I hung out in Facebook “limbo” for more than a year, technically signed up but ignoring the friend requests that kept popping into my inbox. And it wasn’t just the grammarian in me protesting the social networking site’s annoying transformation of a noun into a verb.
I didn’t want to be “friended” by people I prefer to avoid -- old boyfriends, high school buddies I haven’t talked to in 25 years, and other pieces of my past I’m happy keeping, well, in the past. I also wasn’t sure how to combine personal friends with professional ones. It sounded too snobby to ask professional acquaintances to become “fans” instead of “friends.” And I already had three e-mail accounts, two personal blogs and a professional Web site I haven’t updated since George W. Bush was president. The last thing I needed was one more online activity to take me away from “real” life.
But then I published my first book and knew I needed to market it through every means possible. So I accepted about 50 requests from close friends, other writers and editors, people I’ve met through knitting or adoption blogs, and, yes, even old boyfriends and people I knew in high school.
It’s a miscellaneous mix of people who now have the luxury of knowing when I appear on TV promoting the book and how many trips to Home Depot it took my husband to install a new toilet.
Facebook is the most used social network Web site in the English-speaking world. For free, users can create their own page with profile information and photos, add friends and send them messages, and join groups dedicated to everything from your college’s alumni to shared political interests to “I bet Wisconsin can get 1 million fans before any other state.”
I don’t publish my every waking thought, nor do I try to be clever or witty, though I enjoy it when other people do. And to be honest, I haven’t really done that much to promote the book. But I do post several times a week and check it obsessively.
Explore this NCR special report with recent articles on the topic of immigration and family separation.
I stay in touch with former coworkers, enjoy regular updates from a friend living in Ghana, and unearth story ideas from others in Catholic and religious media. Sometimes I even discover what my husband is up to.
For good or ill, a ton of information is shared on Facebook, and there is value in connecting there. Although I try to avoid becoming a “fan” of every corporate entity on Facebook (and they’re all there, luring fans with coupons and special offers), as a fan of my favorite media --including NCR -- I get updates about new online content and sometimes even get to give input for future stories. Sojourners magazine lets fans on Facebook vote for their favorite cover design each month.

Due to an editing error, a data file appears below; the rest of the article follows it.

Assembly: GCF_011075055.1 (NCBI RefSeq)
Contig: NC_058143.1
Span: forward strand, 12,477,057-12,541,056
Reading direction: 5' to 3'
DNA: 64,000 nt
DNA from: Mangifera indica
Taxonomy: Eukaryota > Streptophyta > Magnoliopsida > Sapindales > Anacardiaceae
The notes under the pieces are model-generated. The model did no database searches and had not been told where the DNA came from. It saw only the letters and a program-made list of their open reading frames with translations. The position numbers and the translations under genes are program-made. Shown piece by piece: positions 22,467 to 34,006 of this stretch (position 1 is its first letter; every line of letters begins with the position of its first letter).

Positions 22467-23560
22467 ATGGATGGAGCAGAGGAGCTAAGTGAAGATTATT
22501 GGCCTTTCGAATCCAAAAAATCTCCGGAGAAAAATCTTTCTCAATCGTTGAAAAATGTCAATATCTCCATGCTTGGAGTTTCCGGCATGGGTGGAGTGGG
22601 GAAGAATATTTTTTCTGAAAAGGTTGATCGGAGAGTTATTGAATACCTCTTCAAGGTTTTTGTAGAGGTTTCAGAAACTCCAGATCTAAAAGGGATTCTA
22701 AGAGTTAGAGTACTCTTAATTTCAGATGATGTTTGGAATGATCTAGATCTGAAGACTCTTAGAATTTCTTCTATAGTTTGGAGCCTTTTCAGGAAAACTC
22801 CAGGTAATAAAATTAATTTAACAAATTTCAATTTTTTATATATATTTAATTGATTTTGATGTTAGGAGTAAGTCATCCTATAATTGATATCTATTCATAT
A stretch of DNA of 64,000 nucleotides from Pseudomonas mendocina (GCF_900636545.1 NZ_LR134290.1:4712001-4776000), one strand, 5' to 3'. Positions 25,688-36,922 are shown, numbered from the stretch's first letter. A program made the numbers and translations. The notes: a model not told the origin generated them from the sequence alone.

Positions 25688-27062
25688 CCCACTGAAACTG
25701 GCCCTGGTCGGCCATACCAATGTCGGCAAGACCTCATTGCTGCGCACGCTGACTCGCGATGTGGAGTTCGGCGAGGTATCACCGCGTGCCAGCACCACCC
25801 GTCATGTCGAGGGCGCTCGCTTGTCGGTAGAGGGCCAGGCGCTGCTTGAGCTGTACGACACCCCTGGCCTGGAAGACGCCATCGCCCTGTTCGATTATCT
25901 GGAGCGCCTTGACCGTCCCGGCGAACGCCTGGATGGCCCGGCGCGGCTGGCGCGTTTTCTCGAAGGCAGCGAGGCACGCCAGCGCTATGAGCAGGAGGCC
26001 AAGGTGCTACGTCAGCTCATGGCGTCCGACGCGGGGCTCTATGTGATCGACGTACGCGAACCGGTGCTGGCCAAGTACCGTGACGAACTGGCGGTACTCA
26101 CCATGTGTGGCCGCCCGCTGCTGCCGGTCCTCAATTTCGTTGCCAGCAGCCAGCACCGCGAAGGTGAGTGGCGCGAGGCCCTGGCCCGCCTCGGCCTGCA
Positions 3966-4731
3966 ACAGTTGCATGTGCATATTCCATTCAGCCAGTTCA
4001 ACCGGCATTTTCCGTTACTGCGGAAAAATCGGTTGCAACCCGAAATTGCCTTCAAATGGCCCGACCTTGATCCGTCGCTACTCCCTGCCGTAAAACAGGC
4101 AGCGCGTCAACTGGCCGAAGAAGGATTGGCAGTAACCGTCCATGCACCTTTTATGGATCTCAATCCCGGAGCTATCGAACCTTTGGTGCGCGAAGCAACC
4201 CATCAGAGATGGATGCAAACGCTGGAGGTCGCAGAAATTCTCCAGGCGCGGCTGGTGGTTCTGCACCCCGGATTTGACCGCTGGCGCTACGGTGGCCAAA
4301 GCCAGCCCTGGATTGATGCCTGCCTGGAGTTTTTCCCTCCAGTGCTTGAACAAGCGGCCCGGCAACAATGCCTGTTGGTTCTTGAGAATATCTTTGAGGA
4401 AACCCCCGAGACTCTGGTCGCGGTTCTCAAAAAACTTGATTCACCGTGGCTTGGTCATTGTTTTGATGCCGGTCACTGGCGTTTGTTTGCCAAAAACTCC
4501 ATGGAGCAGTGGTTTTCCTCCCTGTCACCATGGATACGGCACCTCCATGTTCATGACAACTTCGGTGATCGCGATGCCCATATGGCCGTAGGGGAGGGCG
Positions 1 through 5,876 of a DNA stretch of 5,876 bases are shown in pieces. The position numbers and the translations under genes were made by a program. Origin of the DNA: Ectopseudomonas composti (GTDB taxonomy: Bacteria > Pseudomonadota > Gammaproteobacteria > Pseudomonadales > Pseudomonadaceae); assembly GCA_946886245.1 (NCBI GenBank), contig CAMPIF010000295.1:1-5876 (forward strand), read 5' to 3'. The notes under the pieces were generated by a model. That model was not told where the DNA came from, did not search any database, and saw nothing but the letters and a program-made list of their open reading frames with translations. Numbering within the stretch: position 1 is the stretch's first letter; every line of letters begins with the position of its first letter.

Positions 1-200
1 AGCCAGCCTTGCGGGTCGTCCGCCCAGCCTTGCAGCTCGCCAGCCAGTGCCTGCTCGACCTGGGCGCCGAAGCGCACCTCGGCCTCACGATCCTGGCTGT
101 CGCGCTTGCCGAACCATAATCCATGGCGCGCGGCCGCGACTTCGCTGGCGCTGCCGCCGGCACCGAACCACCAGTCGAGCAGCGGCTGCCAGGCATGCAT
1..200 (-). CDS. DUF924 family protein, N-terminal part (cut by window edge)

When the earthquake struck in Haiti, Facebook became the place where like-minded people shared information, prayers and opportunities for donating to the relief effort. Catholic Relief Services has posted up-to-the-minute reports from on the ground on Facebook. Social networking, including donating by texting on cell phones, was instrumental in mobilizing massive amounts of money in the days after the devastating quake.
Last summer an English archbishop warned that social networking sites dehumanized community life, encouraged teenagers to see friendship as a commodity, and put them at risk of suicide when those relationships collapse. “Friendship is not a commodity; friendship is something that is hard work,” said Archbishop Vincent Nichols of Westminster.
I agree. The term “friend” is misleading, since many of my 100-plus Facebook friends are really acquaintances, if that. But what I originally saw as a disadvantage of Facebook is also its strength -- the wide variety of people in your circle. It’s the opposite of niche publishing. Here comes everybody: my editor, my husband’s friends, my mom.
Media are neither intrinsically good nor evil. The same Internet that spreads the word about donating to disaster relief can disseminate untruths just as quickly. A teenager who uses MySpace or Facebook may live to regret a public profile full of adolescent angst when applying to colleges or job-hunting.
I have more than a bit of ambivalence about my life being so public. It does unnerve me that anyone who can spell “Schlumpf” correctly can find me on Facebook, but of course they can also find me elsewhere on the Web. And as a published writer, there is plenty of my personal life “out there,” not only online but in good old-fashioned print.
In January, Pope Benedict XVI encouraged priests to use online media to spread the good news. “As new technologies create deeper forms of relationship across greater distances, [priests] are called to respond pastorally by putting the media ever more effectively at the service of the Word,” he wrote in his message for World Communications Day.
The Vatican has a Web site, is on YouTube and has almost 4,000 followers on its Facebook page. Benedict has his own e-mail address and sent texts during his visit the U.S. last year.
While there are concerns about the privacy, the safety and -- let’s be honest -- the quality of online communication, it is an additional means of connecting that is becoming almost required in today’s world.
Don’t even talk to me about Twitter.
[Heidi Schlumpf teaches communications at Aurora College in the Chicago suburbs.]
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